A second explanation also seems obvious:  so many desert plants have spines that they must have something to do with water retention.  Otherwise, if they're just for defense, why aren't all temperate or tropic forest plants spiny?  The preponderance of spininess in the desert almost shouts 'succulence!' at you.  And maybe there aren't even as many animals browsing around in the desert as in rainier forests.

Or maybe it's a self-dispersal mechanism -- stick to a bear or wooly mammoth's coat and fall where you may.  Cholla blobs that land on the ground take root.   But this doesn't ring automatically true because  the mechanism is such over-kill that it's hard to imagine how these spiney blobs could fall out on their own.  So pity the poor javelina who gets one of these in its nose, and then tries to paw it out.  Near certain death -- though nice fertilizer for the plant.  Maybe it was planning ahead.  And if dispersal is the selected trick, why are most desert plants so short-spined?  Are those ones just for protection against animals?

The problem is that there may be no single reason, nor even any single kind of history involved here.  Maybe all these, and perhaps many other, reasons are or were true in the evolutionary past.  Botanists must have many clearer ideas about this than we do, of course.  But we think this illustrates why, even when the assumption that the trait is 'adaptive'--that is, is here ultimately because of natural selection--that assumption is hard to prove and in particular the reason is hard to be sure about.

Monday, January 20, 2014

Are plants altruistic?

A friend has been urging us to read Michael Pollan's piece ("The intelligent plant" in the Dec 23 issue of The New Yorker since it came out last month.  Finally, on the plane to sunny Arizona, I got around to reading it, and fascinating and thought-provoking it is.  Here on MT we always appreciate a story that looks around the corners, and this one is a fine example of just that.

The story, in essence, is that plants do things that strike a lot of people as intelligent.  Even people who are unwilling to use that word are willing to admit that there may be more to plant behavior than has previously been thought.  The argument, gaining prominence in a 2006 paper in Trends in Plant Science that proposed a new field called plant neurobiology (according to Pollan, rather recklessly), is that plants respond to so many environmental conditions in coordinated ways that it looks suspiciously as though there is some sort of central processor that does the coordinating.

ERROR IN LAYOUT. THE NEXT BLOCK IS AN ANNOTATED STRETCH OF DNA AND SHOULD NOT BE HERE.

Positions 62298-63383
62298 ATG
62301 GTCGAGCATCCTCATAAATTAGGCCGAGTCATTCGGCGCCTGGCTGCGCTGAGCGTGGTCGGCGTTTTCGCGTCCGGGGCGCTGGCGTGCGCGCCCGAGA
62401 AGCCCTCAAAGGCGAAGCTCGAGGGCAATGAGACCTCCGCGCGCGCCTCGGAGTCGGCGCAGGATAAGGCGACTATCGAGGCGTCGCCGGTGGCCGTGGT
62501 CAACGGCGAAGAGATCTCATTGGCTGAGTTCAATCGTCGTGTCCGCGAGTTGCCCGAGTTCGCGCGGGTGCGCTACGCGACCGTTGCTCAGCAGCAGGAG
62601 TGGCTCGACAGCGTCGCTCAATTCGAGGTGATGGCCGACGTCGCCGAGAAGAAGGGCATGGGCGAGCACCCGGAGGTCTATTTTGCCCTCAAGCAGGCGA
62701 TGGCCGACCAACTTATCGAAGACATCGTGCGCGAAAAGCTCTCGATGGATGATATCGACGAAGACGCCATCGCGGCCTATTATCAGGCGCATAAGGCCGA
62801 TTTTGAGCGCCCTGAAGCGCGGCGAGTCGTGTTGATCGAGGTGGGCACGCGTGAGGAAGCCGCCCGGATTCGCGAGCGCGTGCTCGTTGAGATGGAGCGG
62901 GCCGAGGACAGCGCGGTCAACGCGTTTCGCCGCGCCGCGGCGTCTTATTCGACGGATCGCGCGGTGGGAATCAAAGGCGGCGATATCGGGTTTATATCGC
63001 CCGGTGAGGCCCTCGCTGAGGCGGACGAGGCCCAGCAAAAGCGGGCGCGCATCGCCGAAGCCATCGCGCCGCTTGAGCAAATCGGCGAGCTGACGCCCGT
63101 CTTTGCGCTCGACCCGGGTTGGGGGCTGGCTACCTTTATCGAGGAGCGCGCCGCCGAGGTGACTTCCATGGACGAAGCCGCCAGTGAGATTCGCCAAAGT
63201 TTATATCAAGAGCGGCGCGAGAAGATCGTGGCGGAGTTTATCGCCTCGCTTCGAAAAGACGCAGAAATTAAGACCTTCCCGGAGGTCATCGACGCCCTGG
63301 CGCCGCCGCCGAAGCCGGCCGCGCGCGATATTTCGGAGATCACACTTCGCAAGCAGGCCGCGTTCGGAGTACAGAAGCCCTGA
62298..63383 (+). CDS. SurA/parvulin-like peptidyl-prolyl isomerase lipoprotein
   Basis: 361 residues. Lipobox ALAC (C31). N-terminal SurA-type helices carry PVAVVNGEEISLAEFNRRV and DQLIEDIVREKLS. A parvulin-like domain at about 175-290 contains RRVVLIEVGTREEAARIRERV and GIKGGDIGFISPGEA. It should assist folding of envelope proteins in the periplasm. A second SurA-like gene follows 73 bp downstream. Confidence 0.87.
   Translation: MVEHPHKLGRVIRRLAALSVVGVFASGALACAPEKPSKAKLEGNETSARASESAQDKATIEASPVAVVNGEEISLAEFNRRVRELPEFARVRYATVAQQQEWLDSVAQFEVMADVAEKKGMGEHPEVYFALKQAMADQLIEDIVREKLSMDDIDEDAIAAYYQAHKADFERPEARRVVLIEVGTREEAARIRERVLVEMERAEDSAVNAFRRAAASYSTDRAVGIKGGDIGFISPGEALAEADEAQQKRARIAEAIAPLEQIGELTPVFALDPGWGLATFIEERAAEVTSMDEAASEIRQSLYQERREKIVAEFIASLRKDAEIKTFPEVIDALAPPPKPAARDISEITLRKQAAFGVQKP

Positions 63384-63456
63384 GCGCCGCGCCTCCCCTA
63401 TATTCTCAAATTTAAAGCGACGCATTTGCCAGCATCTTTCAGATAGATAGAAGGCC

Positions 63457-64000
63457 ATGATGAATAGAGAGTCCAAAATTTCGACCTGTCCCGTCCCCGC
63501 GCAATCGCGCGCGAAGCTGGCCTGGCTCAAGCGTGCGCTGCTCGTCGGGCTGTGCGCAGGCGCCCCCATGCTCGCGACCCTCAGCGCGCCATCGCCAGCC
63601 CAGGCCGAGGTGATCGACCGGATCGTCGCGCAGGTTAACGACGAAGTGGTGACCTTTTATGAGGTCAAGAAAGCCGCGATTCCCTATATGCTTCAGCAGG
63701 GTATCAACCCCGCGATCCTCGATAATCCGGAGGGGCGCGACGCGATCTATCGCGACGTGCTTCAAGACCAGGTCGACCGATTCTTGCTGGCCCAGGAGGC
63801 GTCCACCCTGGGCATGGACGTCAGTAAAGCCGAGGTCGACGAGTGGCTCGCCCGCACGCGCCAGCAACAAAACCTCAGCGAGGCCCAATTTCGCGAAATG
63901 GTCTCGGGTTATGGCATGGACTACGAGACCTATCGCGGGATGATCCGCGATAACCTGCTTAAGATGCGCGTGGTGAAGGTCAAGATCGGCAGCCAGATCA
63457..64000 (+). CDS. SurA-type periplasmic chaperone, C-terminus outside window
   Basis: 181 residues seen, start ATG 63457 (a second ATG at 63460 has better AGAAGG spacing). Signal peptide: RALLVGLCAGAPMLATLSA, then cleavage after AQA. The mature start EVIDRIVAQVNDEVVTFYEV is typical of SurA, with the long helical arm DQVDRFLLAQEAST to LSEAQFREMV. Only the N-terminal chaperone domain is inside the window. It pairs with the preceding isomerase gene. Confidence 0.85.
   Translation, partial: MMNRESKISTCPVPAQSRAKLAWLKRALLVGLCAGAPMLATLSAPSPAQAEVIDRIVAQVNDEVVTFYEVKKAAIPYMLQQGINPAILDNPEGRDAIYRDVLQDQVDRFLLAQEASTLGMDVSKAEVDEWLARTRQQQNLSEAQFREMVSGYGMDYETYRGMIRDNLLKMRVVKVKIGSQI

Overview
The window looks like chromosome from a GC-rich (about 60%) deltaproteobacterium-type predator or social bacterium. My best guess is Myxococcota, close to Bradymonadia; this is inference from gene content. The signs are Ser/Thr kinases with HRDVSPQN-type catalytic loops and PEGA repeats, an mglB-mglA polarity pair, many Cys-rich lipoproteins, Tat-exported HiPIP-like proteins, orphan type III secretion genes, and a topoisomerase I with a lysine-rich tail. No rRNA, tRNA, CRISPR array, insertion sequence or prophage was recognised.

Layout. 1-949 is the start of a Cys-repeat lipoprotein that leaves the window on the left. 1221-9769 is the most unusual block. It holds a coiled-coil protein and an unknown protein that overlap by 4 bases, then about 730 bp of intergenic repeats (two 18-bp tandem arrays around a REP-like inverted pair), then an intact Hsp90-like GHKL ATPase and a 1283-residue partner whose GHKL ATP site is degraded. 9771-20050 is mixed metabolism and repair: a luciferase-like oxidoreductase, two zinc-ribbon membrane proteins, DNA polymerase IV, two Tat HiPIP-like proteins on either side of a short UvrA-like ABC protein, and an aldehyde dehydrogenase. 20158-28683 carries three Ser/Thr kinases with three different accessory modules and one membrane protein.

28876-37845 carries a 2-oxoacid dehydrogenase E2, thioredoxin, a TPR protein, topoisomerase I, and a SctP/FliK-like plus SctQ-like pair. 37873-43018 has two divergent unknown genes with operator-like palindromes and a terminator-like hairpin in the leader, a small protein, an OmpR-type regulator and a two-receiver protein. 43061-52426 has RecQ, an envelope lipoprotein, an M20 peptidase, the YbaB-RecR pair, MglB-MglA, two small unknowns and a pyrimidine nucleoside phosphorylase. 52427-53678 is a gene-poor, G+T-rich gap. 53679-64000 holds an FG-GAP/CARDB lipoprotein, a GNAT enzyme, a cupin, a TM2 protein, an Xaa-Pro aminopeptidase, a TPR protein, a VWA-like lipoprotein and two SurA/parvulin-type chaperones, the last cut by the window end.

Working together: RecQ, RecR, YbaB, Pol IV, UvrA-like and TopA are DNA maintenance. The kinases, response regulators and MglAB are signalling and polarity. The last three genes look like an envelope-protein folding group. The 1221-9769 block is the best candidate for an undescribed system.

Plants perceive and respond to light, temperature, toxins, gravity, crowding, insect attack, microbes, nutrients in the soil, soil structure and many other environmental variables with chemical and hormonal changes, and this has long been known. And, it has long been known that plants have systemic responses, and even -- though this has been more controversial -- that they can convey information to other plants, and that other plants have the ability to sense incoming signals.

There is increasing evidence that these responses are more than simple, local chemical reactions. And that, indeed, some are homologous to responses in animals and even involve some of the same neurotransmitters.  Many plant biologists are still reluctant to think in terms of plant neurobiology, however, primarily because plants don't have neurons.  Or brains.

Indeed, even proponents don't argue that there's a heretofore unrecognized central nervous system or processor hidden somewhere inside the plant, but they do argue that the chemical signaling that goes on can be systemic, and that a plant's whole system of root tips may, as Pollan writes, be capable of "gathering and assessing data from the environment and responding in local but coördinated ways that benefit the entire organism."

Excitable cells just behind the root tip have been found to have high levels of electrical activity and oxygen consumption, and this may be in some way the equivalent of a brain in the sense of information-processing.  Pollan writes,
How plants do what they do without a brain—what Anthony Trewavas has called their “mindless mastery”—raises questions about how our brains do what they do. When I asked Mancuso about the function and location of memory in plants, he speculated about the possible role of calcium channels and other mechanisms, but then he reminded me that mystery still surrounds where and how our memories are stored: “It could be the same kind of machinery, and figuring it out in plants may help us figure it out in humans.” 
The hypothesis that intelligent behavior in plants may be an emergent property of cells exchanging signals in a network might sound far-fetched, yet the way that intelligence emerges from a network of neurons may not be very different. Most neuroscientists would agree that, while brains considered as a whole function as centralized command centers for most animals, within the brain there doesn’t appear to be any command post; rather, one finds a leaderless network. That sense we get when we think about what might govern a plant—that there is no there there, no wizard behind the curtain pulling the levers—may apply equally well to our brains.